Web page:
Last Friday, I received a slap-in-the-face lesson about Praise, and today I want to share it with you.
I was walking the last 20 minutes of my daily 90-minute trek when a gentleman stopped me and asked if I had a phone. Of course! What’s the problem?
There is a lady over there (gesturing to the front lawn of a nearby school) sprawled on the grass who needs help. Absolutely. Let’s help her.
It was a 5’oclock on a beautiful 80-degree afternoon. The lady in question was lying flat on her back, half in and half out of the blazing sun. The gentleman leaned over to wake her up. After a few minutes, he succeeded.
To condense 15 minutes into a few sentences, she was drunk as a skunk – reeking of alcohol and barely coherent – and very obstinate about NOT moving. My new buddy and I discussed whether to move her physically. Ultimately, I cajoled her with a “hey sweetie, would you please move over to that tree and sit up. We don’t want you to get heatstroke, and leaning against that tree will be easier on your breathing.”
The next 20 minutes was me on a call to 911. Big lesson learned. Never try to be tactful and use the term inebriated. Apparently, both drunk and drugged fall under that category. Just call a spade a spade. While providing all the specifics to the ambulance peeps, the lady’s son drove up. Ultimately he took control of his mother, dealt with the ambulance peeps and drove her home.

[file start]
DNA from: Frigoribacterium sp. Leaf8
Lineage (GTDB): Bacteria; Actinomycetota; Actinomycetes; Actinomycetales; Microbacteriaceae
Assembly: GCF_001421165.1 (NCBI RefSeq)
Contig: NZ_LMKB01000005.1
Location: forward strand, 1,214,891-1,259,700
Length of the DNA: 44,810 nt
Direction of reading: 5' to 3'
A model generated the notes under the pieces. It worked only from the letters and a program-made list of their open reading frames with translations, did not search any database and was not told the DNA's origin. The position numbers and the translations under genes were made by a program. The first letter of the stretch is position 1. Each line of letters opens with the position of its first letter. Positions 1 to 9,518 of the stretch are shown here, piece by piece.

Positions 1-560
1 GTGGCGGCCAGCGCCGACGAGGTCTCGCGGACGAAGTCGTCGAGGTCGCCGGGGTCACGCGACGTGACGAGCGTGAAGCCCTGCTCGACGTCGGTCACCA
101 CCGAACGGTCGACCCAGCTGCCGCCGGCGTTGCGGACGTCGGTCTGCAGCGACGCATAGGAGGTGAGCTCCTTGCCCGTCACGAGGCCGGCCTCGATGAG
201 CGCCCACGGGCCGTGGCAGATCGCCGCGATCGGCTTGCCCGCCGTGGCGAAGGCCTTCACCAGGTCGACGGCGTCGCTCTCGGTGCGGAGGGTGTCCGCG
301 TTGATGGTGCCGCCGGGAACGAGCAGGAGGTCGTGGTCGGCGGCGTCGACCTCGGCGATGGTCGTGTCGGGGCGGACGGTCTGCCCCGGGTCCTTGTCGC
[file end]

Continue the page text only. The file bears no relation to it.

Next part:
Here’s the interesting thing.
It turns out my new buddy was a 34-year veteran firefighter. Who has kept his eye on this woman for a couple of years because she has a habit of getting wasted almost daily. On occasion, he has driven her home, called 911 himself, and regularly moves her out of danger. Obviously, he is a good man, and I told him so.
After the son drove her away, the firefighter and I chatted a bit. It seems we both have experience with drunks in our families. And while I will never begin to understand what he has seen in his line of work with the public, we both have a similar view about the state of addiction.
We shook hands and started to walk our separate ways. Then, he turned around and yelled out to me. ‘Hey, we did a good deed for today. It’s a great day! We did good.’
His simple statement hit hard — for three reasons.
- I never compliment myself for any decent ‘humanity’ actions I might take. (I genuinely believe we are all connected and have a responsibility to look out for one another.) So maybe it’s time to give the occasional high five.
- ALL the emergency personnel we have and take for granted do decent humanity actions every day. We expect it from them because it is part of their job. Yet how often do we, genuinely and in person, tell them so?
- We all need to be told, acknowledged, complimented or praised that we did a good thing – regardless of whether the outcome we wanted was delivered or not.
Here’s my Praise Challenge
The next time you do something positive, high-five yourself. Every time you do something good for someone else, pat yourself on the back. The feels go a long way in boosting your self-confidence.
The next time you see someone do something ‘good,’ no matter how small, act like my new friend the firefighter did – and call it out! The feels are amazing.
Because the truth is — when praise is involved, everyone feels the feels!